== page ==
Oil legislation necessary for Yemen’s future

The history of oil operations and production in Yemen is neither a pretty nor a profitable one. Rising oil production numbers over the past few years only serve to make the picture grimmer.
Yemen terminated two major contracts with international oil production companies Hunt Oil and Canadian Nexen Petroleum Company. Leaving aside the clearly negative handovers, handled unprofessionally by both sides in both cases, the government still failed to learn from its mistakes. No independent law for oil and gas operations for future partners was implemented, and no working plans to receive the soon-to-be-transferred oil blocks were put in place.
In the past, oil and gas contracts were confidential issues, subject to the approval of the ex-president to allow a company’s extension or to reject it outright. The absence of oil legislation today remains a challenge and oil and gas investment, with all its legal intricacies, continues to rest in the hands of one or two individuals. This issue compels the government to pay out more than what it earns from oil and gas operators, simply as a result of flawed contracts, or what are called Production Sharing Agreements (PSA) between the government and the companies. The latter will sign with a full and developed awareness of every aspect of the agreement. Not surprisingly, this ends up working out tremendously well for the companies.
The troubles that exist nowadays out at oil fields for some oil and gas companies – whether they be security issues, labor issues, union subcontracts or infrastructure implementation requirements – hardly amount to real troubles at all for them. Any losses or extra costs are paid for by the Yemeni government. No matter who or why the companies are paying, the money paid comes directly from the government’s share of profits. What makes things even worse are that some oil and gas companies sue employees for committing the most minor infractions or for unintentional work-related accidents. The employees are then made to run here and there fighting for their most basic rights. Who pays for the court costs? Again, the Yemeni government.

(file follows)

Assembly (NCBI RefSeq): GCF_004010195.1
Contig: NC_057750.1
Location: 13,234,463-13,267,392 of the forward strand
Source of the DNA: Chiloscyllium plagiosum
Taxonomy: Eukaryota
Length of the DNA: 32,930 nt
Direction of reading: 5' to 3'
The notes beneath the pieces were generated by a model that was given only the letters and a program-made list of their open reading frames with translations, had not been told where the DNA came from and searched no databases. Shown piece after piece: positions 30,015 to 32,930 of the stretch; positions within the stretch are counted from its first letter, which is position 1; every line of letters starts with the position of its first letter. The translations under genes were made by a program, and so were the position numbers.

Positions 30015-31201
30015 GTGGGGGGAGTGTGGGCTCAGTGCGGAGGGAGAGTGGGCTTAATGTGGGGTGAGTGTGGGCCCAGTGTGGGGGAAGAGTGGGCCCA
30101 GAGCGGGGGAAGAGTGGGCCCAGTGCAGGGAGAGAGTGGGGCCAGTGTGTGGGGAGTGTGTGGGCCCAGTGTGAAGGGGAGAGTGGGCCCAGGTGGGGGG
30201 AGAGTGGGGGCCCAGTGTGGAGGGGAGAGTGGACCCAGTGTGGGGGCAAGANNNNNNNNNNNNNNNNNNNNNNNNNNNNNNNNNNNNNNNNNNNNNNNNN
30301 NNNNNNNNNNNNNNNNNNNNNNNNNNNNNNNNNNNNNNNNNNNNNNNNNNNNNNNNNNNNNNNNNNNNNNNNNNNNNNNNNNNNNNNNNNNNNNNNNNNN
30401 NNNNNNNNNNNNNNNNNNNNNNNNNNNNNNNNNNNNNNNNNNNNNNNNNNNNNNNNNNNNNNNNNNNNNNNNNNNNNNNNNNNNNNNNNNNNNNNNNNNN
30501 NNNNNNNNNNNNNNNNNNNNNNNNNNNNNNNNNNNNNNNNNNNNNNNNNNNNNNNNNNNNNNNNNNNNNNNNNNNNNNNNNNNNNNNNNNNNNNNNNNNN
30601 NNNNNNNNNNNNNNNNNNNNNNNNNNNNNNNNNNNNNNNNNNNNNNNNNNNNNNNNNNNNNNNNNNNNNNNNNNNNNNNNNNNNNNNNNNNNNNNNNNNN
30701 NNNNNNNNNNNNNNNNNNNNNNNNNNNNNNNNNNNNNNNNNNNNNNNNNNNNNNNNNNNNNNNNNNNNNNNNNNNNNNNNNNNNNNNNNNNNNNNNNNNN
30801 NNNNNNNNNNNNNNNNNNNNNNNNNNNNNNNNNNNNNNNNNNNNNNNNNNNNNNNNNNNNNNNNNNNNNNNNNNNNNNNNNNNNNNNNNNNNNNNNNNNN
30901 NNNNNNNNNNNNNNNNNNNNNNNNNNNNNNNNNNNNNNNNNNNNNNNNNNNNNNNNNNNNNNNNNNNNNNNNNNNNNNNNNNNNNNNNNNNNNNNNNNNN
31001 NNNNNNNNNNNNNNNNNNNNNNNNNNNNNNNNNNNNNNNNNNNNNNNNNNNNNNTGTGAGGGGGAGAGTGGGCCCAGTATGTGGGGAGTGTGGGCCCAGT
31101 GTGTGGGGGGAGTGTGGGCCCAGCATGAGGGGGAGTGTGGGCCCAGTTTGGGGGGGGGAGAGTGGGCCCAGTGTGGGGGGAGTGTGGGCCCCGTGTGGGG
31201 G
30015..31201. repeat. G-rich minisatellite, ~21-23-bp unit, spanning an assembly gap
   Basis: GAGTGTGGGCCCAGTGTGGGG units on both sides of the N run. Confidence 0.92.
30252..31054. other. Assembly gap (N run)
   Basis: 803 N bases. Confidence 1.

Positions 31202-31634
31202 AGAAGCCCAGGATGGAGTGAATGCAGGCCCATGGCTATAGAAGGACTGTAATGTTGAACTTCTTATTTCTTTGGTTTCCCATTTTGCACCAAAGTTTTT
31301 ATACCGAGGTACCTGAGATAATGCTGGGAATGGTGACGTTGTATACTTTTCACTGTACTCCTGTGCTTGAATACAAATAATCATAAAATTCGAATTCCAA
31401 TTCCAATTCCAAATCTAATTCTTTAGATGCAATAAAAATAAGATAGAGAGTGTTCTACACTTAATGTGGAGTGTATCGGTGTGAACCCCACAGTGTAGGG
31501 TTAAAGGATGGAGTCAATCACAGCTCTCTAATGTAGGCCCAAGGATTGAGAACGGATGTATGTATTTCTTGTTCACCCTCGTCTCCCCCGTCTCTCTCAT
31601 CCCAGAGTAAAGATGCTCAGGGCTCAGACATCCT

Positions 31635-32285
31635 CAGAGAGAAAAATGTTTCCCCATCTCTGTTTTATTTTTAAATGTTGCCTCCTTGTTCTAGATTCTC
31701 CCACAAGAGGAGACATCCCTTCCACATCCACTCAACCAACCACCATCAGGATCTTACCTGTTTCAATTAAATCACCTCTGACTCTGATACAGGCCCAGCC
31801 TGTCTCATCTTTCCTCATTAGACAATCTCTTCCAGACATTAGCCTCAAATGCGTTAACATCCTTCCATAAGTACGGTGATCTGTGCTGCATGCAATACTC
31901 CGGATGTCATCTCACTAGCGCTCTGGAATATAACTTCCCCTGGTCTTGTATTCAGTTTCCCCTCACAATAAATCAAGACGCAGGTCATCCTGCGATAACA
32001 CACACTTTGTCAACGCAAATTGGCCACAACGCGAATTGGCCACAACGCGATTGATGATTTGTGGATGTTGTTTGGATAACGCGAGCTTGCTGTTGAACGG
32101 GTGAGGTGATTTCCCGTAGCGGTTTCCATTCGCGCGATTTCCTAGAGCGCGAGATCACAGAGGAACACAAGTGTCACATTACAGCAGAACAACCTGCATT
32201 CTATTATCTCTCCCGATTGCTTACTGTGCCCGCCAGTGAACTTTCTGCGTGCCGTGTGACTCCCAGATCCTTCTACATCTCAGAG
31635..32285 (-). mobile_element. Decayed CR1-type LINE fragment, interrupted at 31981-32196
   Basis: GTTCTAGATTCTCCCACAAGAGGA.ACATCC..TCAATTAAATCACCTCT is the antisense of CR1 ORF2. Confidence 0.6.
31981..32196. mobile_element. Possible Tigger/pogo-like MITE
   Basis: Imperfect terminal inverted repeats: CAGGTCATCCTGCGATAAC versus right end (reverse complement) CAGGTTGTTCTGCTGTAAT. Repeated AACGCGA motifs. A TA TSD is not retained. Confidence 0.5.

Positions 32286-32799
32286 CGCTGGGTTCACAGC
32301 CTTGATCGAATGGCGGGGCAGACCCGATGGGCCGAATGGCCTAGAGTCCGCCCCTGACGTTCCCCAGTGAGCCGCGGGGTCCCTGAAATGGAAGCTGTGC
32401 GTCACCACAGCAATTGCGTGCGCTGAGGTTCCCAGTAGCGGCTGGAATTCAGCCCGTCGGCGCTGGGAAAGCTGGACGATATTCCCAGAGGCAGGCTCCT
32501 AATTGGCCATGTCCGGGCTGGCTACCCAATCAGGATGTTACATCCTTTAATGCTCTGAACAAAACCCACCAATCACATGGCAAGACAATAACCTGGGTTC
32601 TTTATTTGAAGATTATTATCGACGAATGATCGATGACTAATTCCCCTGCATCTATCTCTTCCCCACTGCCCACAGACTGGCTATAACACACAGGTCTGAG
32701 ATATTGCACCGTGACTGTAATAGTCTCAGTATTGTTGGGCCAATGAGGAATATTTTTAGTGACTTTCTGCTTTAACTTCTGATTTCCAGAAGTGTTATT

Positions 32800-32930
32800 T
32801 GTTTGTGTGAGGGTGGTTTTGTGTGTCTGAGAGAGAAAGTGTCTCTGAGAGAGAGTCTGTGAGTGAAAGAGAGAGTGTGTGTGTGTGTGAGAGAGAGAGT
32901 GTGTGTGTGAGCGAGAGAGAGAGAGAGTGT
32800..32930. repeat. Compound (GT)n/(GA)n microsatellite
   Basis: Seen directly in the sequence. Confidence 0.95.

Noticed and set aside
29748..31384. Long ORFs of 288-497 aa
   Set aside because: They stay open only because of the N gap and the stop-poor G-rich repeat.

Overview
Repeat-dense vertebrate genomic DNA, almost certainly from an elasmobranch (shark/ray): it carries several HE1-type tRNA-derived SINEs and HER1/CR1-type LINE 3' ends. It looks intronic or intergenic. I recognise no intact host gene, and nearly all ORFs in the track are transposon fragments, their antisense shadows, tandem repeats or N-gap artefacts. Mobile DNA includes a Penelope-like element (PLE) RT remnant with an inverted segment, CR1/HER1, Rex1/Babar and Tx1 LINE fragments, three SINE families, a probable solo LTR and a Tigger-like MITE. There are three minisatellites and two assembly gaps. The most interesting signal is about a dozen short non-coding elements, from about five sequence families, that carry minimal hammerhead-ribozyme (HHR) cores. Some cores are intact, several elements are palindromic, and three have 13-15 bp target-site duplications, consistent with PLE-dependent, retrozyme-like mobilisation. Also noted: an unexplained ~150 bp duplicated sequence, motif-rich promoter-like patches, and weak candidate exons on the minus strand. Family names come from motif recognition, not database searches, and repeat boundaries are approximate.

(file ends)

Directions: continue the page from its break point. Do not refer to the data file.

I can’t blame the companies for this. They follow the country’s rules, and a country that doesn’t apply proper business procedures sets itself up to be a victim of illegitimate statistics and faked studies. The false data that was provided three years ago regarding Block 18, leading one to believe that it would soon dry up, comes to mind. Oil operations in the Marib basin represent 60% of total production in Yemen’s oil business.
Even now, pipelines go unrepaired – despite statements from the oil minister, major issues continue to exist, and oil continues to be imported from abroad.
For the future, the Ministry of Oil and Minerals must prepare technical and legal experts to perform analyses of potential failures and successes before committing to further surefire failures. Such agreements only serve to further enmesh Yemen in unprofitability and corruption.